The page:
Apple to Combat Jailbreakers and Pangu Jailbreak 7.1.2 Utility with iOS 7.1.3 and Self-Sabatoge? – Prior to Apple’s release of iOS 7.1.2, a group based out China with no established past on the jailbreak scene took the world by storm with their release of the Pangu jailbreak utility, which functioned on 7.1 and 7.1.1 at the time. Following Pangu’s grand introduction into the world of jailbreaking, Apple issued iOS 7.1.2 to the general public and seemingly neglected to patch the vulnerabilities exploited by Pangu, allowing the utility to fully jailbreak 7.1.2 UnTethered. With Apple’s upcoming release of 7.1.3, as detailed previously, the company will certainly patch the Untethered Pangu utility, preventing it from functioning on, and jailbreaking, 7.1.3. However, Apple could easily have patched Pangu in iOS 7.1.2, as they’ve been quick to patch previous jailbreak utilities in years past, so why didn’t they? It seems as though it wasn’t neglect at all and may actually prove to be a tactic in Apple’s new arsenal of jailbreak mitigation procedures.
Apple’s Latest Weapon To Combat Jailbreak 7.1.2 Pangu Tool Goes Beyond iOS 7.1.3
Similar to the original 7.0 through 7.0.4 evasi0n7 jailbreak, Apple released both 7.0.5 (for iPhones outside the US) and 7.0.6, both of which easily could have patched the jailbreak but failed to. As alluded to above, it may have been by design that Apple prolonged the patching of evasi0n.
In the case of 7.0.x, numerous crashes and random resprings plagued devices and that’s not counting the frequent app crashes that nearly every iOS 7 device owner has experienced. After leaving the jailbreak unpatched for some time, Apple issued iOS 7.1 to the public, which not only closed the vulnerabilities used by evasion, but also conveniently correctednearly all of the aforementioned issues.
Why Doesn’t Apple Immediately Patch iOS 7.1.2 Jailbreak With 7.1.3?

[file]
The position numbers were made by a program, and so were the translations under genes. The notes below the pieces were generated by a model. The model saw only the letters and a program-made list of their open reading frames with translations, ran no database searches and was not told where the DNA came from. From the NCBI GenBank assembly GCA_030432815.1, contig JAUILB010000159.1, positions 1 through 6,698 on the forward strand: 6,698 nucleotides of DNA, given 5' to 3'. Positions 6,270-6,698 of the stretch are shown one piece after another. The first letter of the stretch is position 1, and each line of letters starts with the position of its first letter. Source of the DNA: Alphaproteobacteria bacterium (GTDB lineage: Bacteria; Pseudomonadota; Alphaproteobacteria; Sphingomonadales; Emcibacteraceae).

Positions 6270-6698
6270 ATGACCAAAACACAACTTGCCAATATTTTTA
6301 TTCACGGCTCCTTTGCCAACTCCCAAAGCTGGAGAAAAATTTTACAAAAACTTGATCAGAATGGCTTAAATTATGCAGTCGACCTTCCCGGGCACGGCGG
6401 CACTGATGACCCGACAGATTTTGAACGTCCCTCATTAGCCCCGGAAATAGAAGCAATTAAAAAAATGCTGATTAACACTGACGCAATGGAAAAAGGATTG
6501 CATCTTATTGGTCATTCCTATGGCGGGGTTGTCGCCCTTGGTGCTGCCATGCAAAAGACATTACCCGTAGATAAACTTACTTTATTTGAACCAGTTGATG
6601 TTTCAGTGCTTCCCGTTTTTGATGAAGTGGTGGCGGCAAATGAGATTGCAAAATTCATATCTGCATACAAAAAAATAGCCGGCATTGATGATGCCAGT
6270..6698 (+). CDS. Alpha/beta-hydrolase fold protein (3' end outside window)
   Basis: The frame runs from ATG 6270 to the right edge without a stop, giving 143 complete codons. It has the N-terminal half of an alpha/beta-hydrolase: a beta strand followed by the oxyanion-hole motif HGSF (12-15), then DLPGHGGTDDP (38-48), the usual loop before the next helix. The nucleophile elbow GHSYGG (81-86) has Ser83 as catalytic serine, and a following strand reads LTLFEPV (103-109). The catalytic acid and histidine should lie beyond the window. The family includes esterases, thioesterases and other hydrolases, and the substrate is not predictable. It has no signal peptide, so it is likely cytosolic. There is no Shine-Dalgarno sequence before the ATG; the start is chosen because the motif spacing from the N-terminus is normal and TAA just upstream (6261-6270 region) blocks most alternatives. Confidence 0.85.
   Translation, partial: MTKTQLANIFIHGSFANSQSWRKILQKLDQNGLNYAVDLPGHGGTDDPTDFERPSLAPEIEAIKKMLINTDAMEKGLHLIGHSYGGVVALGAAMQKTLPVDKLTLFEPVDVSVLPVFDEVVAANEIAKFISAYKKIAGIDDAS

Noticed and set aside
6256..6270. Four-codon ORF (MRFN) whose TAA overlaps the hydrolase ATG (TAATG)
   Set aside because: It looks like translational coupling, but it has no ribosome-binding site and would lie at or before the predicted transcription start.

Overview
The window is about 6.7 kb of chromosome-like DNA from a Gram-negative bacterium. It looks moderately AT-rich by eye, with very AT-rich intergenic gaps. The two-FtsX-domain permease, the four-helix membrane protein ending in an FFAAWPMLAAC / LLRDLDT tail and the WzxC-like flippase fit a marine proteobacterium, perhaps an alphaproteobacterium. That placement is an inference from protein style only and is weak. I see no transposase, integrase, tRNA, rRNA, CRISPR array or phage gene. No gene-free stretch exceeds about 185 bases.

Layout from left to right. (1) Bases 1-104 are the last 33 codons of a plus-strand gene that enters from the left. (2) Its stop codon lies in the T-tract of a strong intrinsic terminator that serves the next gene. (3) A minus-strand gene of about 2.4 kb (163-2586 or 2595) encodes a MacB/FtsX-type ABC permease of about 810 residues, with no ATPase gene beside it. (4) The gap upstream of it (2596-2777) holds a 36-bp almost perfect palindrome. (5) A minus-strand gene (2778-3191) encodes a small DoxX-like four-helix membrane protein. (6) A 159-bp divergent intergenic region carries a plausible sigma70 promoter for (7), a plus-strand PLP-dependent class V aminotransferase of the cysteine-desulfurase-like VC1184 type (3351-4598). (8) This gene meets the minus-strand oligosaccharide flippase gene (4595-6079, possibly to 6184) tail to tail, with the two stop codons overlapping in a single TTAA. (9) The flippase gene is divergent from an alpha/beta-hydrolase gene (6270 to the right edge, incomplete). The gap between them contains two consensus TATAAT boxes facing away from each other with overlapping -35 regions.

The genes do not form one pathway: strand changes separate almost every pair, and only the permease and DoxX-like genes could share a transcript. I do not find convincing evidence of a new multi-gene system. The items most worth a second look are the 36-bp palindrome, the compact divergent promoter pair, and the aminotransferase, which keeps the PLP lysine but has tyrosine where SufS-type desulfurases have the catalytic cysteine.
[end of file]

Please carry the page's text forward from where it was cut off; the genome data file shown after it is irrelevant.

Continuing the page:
So why didn’t Apple patched the jailbreak sooner if they were aware not only of the evasi0n jailbreak itself, but also the vast number of issues users were experiencing? Simply put, Apple has a love/hate relationship with jailbreaking– they like that users love to jailbreak and a number of said users only purchase iDevices knowing they can (eventually) be jailbroken. However, they simultaneously hate the process not only because it opens their “walled garden” ecosystem, but also because it has the potential to leave their system vulnerable, which is something they’re obviously against.
Furthermore, the same 7.0.x scenario that’s detailed above is recurring with 7.1.x. The only difference is that now instead of frequent crashes, users are experiencing significant battery drain problems, random spinning wheels near the carrier name in the status bar for no apparent reason and a countless number of other oddities on Apple’s latest public firmware, iOS 7.1.2 – all of which haven’t been much of an issue until 7.1.2 was released – users on iOS 7.1 have reported significantly less problems.
That being said, Apple is using jailbreakers’ own weapon against them: bugs. It seems as though they’re purposefully leaving bugs that are annoying, but not quite bad enough to warrant switching to another operating system. These intentional bugs are just downright obnoxious and could easily be squashed by Apple if they didn’t want to leave incentive for jailbroken users to update to a firmware that corrects the issues and simultaneously patches the jailbreak.
Apple’s Plan Of Action Is Bigger Than The Upcoming 7.1.3 Jailbreak Patch
As with iOS 7.1 and the 7.0.x jailbreak, this will undoubtedly be the case for iOS 7.1.3, it will fix the bothersome issues that exist in 7.1.2, but will also make it impossible for users to jailbreak 7.1.3, as Pangu will be patched. Moreover, when Apple thought the jailbreak community wouldn’t release another utility until iOS 8,both 7.1 and 7.1.1 remained seemingly bug-free, until Pangu and iOS 7.1.2 were released.
Seeing as Apple has a ‘love/hate’ relationship with jailbreaking, as mentioned above, they’re giving jailbreakers exactly what they want: room to jailbreak, but only on Apple’s terms. Now, unlike years past, users will have to pick between a jailbreak on a firmware riddled with off-putting bugs or an apparently stable firmware without a jailbreak.
Given Apple’s latest maneuvers, for those of you who have yet to jailbreak 7.1.x, it’s recommended that you do so now prior to the forthcoming iOS 7.1.3 jailbreak patching update; our comprehensive jailbreak iOS 7.1.2 tutorial is available here.
Again, to summarize, while the issues Apple may intentionally leave in jailbreakable iterations of iOS are certainly annoying (if noticed by the end-user), they make updating more of an incentive than a necessity, likely to appeal to jailbreakers who encounter said issues.
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